François Hollande has pinned his future as president of France on a promise to bring down unemployment.
But up until now he has failed miserably, with the latest unemployment figures showing yet another jump and the upward curve shows no signs yet of dipping.
Economists and business leaders have long argued the problem lies with France's stiff labour laws that often dissuade employers from taking on staff as they fear they won't be able to fire them.
This week Hollande and the French PM Manuel Valls put their heads together and came up with a series of measures.
Valls revealed those changes on Tuesday in a reform labelled a “jobs act a la française”, that is aimed at making it easier for small and medium sized firms to take on staff.
The reforms, which totalled 18 in all, will “lift obstacles and uncertainties, and will simplify life,” Valls said.
Although the PM kept his promise not to touch the “fundamental aspects of the employment contacts”, he did announce changes that should benefit both firms and the unemployed.
Here’s a closer look:
Temporary contracts can be renewed twice
Employers and employees alike have long complained about the fact that temporary contracts, known as CDDs in France, can only be renewed once. This has forced companies to say goodbye to staff if they have been unwilling to take them on on a permanent CDI contract.
Valls has agreed to loosen the rules a little and allow a CDD, which is subject to strict rules, to be extended twice – although the maximum amount of time an employee can be employed on temporary contracts will remain at 18 months.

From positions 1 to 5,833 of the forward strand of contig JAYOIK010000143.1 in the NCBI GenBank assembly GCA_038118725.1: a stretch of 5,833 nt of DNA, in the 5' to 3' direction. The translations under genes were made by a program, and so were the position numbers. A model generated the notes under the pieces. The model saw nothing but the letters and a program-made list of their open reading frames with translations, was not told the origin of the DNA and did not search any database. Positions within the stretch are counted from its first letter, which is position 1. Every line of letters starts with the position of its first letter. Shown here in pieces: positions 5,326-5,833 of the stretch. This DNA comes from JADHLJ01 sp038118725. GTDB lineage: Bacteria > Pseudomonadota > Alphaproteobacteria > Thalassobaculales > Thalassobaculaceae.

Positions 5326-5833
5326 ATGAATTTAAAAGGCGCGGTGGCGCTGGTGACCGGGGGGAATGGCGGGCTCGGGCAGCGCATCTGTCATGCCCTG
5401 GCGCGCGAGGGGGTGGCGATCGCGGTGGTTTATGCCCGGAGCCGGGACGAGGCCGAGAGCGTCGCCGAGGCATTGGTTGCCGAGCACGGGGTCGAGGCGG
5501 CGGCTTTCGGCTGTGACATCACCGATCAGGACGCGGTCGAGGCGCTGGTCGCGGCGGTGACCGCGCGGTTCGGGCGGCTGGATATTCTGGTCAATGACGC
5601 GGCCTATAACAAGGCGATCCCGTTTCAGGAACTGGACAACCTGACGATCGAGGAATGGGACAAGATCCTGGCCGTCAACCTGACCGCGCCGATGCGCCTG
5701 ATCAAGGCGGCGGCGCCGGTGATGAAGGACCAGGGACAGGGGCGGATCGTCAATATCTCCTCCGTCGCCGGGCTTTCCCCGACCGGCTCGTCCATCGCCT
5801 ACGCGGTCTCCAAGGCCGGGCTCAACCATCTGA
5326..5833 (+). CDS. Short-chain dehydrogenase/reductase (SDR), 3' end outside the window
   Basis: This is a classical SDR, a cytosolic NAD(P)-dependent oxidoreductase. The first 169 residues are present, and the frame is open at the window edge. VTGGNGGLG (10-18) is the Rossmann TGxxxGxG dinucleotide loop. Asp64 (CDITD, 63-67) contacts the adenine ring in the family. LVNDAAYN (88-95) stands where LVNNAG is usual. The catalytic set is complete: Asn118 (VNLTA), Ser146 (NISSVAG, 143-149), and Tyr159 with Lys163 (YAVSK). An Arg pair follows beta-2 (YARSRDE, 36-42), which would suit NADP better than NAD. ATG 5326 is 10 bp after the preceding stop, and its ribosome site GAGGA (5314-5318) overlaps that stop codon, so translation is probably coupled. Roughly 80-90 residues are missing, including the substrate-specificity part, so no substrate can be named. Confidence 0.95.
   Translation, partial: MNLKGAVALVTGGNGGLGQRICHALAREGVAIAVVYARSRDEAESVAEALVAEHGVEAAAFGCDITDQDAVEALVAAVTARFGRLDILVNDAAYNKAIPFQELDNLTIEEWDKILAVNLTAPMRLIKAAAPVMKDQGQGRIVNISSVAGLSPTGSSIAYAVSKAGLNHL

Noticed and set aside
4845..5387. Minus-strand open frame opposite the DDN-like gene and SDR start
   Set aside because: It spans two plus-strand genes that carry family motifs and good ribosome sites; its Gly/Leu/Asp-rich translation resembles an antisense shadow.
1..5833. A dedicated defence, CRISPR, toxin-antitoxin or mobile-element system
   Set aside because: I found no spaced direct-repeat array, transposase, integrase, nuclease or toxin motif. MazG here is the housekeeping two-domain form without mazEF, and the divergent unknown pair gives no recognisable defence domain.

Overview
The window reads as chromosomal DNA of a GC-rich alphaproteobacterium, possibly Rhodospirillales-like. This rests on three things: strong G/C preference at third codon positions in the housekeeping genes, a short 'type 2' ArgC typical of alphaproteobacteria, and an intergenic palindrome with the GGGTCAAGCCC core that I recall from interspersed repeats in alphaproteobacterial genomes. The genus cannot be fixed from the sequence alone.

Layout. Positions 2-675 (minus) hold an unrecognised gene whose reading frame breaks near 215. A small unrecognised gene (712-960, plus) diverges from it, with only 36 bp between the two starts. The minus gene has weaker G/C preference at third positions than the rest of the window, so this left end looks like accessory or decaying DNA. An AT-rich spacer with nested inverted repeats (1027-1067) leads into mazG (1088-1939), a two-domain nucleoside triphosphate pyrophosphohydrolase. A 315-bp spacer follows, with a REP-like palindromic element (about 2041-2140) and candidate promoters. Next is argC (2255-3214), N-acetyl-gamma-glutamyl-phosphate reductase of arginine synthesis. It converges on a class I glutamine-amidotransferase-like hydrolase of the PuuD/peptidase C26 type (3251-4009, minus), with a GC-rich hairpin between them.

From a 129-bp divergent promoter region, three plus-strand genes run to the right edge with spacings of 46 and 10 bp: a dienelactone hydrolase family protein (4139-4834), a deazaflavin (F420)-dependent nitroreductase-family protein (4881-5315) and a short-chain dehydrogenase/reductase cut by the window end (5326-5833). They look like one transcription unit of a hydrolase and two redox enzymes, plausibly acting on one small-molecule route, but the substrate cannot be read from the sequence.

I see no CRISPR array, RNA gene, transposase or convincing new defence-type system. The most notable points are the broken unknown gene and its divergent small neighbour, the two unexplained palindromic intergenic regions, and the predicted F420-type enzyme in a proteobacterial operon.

In France around 85 percent of new hires are given CDD contracts.
Bonus for employing first member of staff
One of the toughest steps to take for a small company in France is to hire that first member of staff as it takes them into a whole new world of regulations and administration. In a bid to ease the pain Valls is offering the country's 1.2 million small companies with no employees a bonus of €4,000, which will be paid out over two years (€2,000 per year).
It will apply to CDIs and CDDs over 12 months signed before June 2016 and for companies which have never had an employee or which haven’t had one in the last 12 months.
Limit compensation for lay-offs
One of the biggest fears among business owners in France is having to pay out large sums in compensation if they are taken to industrial tribunal. This not only means losing money but also the time spent going through the process.
The fear is naturally heightened for smaller companies. Valls therefore has decided to put a ceiling on the compensation handed out for unfair dismissal.
The limits will be set depending on the size of the company and how long the member of staff was employed for.
The measure won’t concern big companies and will not apply to serious accusations like harassment and discrimination.
The French government has also agreed to make slight changes to staff thresholds or “seuil sociaux”.
These require companies who have more than a certain amount of staff to be subject to certain regulations and tax requirements. For example companies with more than 49 on their payroll are forced to offer union representation and set up a worker’s council, known as a committee d’entreprise.
Valls has agreed to freeze the impact of crossing the threshold of 50 staff for three years. The regulations and tax requirements that kick in when companies have nine and ten staff will now only apply when there are 11 employees.
For Christian Person, CEO of French consultancy firm Umalis, these measures”couldn't come soon enough.”
“It is the essential flexibility that our small businesses require to adapt to an increasingly competitive global economic environment,” he said in a statement.
He said government had “procrastinated” for too long, but welcomed the move which would “allow us to overcome the fear of hiring”.
In a statement the vice-president of France's leading business union Medef, welcomed the reforms.
Thibault Lanxade applauded “the government who acted and proposed significant measures to simplify the life of smaller companies”.
Unions like Force Ouvrière criticised the reforms accusing the “liberal” Socialist government of further pandering to businesses.